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To edit or not to edit: regulation of ADAR editing specificity and efficiency

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Hundreds to millions of adenosine (A)‐to‐inosine (I) modifications are present in eukaryotic transcriptomes and play an essential role in the creation of proteomic and phenotypic diversity. As adenosine and inosine have different base‐pairing properties, the functional consequences of these modifications or ‘edits’ include altering coding potential, splicing, and miRNA‐mediated gene silencing of transcripts. However, rather than serving as a static control of gene expression, A‐to‐I editing provides a means to dynamically rewire the genetic code during development and in a cell‐type specific manner. Interestingly, during normal development, in specific cells, and in both neuropathological diseases and cancers, the extent of RNA editing does not directly correlate with levels of the substrate mRNA or the adenosine deaminase that act on RNA (ADAR) editing enzymes, implying that cellular factors are required for spatiotemporal regulation of A‐to‐I editing. The factors that affect the specificity and extent of ADAR activity have been thoroughly dissected in vitro. Yet, we still lack a complete understanding of how specific ADAR family members can selectively deaminate certain adenosines while others cannot. Additionally, in the cellular environment, ADAR specificity and editing efficiency is likely to be influenced by cellular factors, which is currently an area of intense investigation. Data from many groups have suggested two main mechanisms for controlling A‐to‐I editing in the cell: (1) regulating ADAR accessibility to target RNAs and (2) protein–protein interactions that directly alter ADAR enzymatic activity. Recent studies suggest cis‐ and trans‐acting RNA elements, heterodimerization and RNA‐binding proteins play important roles in regulating RNA editing levels in vivo. WIREs RNA 2016, 7:113–127. doi: 10.1002/wrna.1319 This article is categorized under: RNA Interactions with Proteins and Other Molecules > Protein–RNA Recognition RNA Interactions with Proteins and Other Molecules > Protein–RNA Interactions: Functional Implications RNA Processing > RNA Editing and Modification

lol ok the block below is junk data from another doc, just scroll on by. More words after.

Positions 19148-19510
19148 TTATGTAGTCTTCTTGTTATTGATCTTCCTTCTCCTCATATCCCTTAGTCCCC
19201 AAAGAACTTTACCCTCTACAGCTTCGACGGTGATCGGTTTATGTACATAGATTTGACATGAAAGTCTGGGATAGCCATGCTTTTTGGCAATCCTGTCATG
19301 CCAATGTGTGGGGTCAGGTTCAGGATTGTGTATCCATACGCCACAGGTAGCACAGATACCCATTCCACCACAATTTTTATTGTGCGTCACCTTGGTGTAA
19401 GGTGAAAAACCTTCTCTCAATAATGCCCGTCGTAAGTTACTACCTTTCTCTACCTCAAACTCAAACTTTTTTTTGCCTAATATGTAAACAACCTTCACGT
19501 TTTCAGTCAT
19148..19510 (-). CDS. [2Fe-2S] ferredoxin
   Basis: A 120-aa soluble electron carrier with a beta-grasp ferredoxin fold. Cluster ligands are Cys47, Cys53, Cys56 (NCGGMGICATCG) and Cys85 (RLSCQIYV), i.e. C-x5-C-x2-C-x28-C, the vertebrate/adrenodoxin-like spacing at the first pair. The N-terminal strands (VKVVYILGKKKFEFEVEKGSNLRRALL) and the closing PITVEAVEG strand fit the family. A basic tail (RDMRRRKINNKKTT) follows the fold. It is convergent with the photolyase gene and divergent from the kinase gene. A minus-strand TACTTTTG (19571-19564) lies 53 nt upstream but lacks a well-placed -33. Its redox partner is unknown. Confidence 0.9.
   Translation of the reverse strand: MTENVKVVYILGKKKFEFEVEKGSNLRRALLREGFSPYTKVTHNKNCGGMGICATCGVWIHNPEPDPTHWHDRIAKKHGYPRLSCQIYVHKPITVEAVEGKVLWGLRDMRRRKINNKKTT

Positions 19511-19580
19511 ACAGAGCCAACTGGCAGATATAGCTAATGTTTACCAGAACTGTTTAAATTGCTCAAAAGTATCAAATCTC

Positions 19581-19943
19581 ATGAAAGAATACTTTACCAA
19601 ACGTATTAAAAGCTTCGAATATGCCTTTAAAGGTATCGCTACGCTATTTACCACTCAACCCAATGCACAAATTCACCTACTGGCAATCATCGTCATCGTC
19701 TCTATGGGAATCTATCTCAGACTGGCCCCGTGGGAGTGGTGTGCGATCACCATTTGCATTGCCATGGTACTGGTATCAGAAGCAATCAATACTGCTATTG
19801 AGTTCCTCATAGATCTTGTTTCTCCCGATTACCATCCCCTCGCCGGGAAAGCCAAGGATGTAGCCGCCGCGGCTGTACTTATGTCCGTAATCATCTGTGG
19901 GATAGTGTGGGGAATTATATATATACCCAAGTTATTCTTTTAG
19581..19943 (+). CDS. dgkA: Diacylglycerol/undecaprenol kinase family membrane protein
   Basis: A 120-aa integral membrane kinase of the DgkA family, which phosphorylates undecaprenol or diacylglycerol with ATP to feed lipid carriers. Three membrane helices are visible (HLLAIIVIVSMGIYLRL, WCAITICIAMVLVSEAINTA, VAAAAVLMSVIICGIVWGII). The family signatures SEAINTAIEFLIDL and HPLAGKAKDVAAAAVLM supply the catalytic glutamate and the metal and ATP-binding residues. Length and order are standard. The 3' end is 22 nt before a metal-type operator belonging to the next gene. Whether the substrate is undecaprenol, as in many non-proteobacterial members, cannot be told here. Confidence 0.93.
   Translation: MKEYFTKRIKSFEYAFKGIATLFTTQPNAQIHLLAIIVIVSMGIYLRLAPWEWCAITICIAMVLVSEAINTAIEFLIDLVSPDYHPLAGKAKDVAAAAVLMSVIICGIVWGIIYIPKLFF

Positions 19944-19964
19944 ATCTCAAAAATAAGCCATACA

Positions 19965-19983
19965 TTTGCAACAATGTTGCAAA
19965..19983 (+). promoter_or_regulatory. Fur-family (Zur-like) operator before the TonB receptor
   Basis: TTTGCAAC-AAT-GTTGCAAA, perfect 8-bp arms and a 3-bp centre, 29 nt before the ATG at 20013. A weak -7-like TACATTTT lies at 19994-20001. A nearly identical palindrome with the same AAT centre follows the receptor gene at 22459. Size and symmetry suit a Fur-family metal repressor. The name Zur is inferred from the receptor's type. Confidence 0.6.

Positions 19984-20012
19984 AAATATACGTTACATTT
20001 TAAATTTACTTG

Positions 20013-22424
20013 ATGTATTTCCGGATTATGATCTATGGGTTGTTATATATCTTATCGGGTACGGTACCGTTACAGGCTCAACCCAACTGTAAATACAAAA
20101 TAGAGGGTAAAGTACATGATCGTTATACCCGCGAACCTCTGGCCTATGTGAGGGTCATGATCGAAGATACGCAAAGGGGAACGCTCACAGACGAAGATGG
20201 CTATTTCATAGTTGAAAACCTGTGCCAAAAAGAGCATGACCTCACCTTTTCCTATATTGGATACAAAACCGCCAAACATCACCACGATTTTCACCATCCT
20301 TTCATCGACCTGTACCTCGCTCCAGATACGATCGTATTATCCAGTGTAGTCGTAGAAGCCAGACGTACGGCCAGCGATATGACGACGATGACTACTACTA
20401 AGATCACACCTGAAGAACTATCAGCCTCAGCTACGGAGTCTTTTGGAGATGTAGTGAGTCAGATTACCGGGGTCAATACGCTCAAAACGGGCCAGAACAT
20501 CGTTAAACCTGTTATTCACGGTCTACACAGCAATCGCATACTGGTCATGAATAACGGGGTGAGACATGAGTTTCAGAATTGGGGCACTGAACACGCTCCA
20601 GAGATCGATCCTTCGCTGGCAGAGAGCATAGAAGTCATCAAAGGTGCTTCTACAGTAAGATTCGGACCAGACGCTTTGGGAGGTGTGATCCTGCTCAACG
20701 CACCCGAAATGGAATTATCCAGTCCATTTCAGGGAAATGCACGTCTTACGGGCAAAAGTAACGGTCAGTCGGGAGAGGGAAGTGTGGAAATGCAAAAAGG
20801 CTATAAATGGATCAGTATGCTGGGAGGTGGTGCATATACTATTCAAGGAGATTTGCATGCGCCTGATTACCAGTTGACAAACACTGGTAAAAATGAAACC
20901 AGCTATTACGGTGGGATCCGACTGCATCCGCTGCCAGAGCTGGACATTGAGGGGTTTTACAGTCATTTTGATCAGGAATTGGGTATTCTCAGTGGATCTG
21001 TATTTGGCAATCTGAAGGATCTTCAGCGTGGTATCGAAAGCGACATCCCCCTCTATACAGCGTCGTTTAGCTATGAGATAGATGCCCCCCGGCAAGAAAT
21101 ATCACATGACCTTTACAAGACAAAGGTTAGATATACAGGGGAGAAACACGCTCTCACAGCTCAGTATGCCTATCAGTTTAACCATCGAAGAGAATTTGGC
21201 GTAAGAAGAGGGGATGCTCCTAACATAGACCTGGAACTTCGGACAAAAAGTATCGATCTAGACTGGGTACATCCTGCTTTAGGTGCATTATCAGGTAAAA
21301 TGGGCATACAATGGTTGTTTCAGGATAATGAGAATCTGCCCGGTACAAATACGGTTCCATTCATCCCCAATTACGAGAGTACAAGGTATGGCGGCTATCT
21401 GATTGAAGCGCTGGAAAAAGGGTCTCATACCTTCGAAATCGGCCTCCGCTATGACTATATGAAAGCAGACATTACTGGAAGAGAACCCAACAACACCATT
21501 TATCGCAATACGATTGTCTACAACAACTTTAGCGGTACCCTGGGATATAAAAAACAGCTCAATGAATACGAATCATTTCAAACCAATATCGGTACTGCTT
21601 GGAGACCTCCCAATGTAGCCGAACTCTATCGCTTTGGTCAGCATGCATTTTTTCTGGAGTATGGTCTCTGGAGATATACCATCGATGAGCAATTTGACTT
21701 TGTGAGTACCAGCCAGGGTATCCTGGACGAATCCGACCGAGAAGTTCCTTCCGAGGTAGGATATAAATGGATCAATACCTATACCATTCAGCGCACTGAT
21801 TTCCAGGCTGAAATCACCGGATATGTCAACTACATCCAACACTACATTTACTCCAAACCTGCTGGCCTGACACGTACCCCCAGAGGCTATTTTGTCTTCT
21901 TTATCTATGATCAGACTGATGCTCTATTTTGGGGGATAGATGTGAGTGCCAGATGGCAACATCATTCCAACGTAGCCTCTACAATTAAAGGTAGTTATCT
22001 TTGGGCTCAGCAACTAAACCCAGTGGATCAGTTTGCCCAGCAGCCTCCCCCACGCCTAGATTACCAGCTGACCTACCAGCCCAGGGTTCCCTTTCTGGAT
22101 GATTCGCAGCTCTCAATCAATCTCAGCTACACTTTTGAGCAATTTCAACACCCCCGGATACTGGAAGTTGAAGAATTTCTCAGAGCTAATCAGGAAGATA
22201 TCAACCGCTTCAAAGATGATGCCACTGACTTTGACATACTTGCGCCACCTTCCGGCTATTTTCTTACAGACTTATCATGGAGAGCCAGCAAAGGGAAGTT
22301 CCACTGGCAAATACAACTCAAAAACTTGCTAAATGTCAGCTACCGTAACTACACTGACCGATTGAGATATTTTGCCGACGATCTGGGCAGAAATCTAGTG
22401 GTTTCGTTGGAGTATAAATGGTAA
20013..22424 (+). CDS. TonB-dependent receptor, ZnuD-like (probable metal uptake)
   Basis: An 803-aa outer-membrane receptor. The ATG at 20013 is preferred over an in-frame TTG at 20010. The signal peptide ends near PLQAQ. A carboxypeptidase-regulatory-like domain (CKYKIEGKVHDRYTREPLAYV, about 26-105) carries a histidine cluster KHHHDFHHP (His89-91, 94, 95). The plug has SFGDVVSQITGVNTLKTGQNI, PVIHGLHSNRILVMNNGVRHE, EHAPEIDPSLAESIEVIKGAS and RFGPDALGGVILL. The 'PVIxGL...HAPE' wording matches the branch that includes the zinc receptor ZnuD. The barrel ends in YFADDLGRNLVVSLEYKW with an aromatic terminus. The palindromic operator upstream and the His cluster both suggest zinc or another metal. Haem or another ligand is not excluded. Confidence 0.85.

Global regulation of adenosine deaminases that act on RNA (ADAR) activity through differential expression and degradation. Many isoforms exist for the different ADAR enzymes and these isoforms are differentially expressed and have different activity levels. Represented here, ADAR2 is expressed as four different isoforms containing different sequences. Each isoform has a putative nuclear localization sequence represented as an orange box and two dsRBDs which are represented by light blue boxes. Also each isoform contains the deaminase domain (dark blue box), although ADAR2b and ADAR2c isoforms have 40 additional amino acids in this region. ADAR2c and ADAR2d have shortened c‐terminal regions (represented as green boxes) as compared to ADAR2a and ADAR2b. ADAR2 activity can also be regulated by subcellular distribution. PIN1 has been shown to phosphorylate ADAR2 and help to maintain its distribution in the nucleus where WWP1 ubiquitination of ADAR2 results in degradation by the proteasome.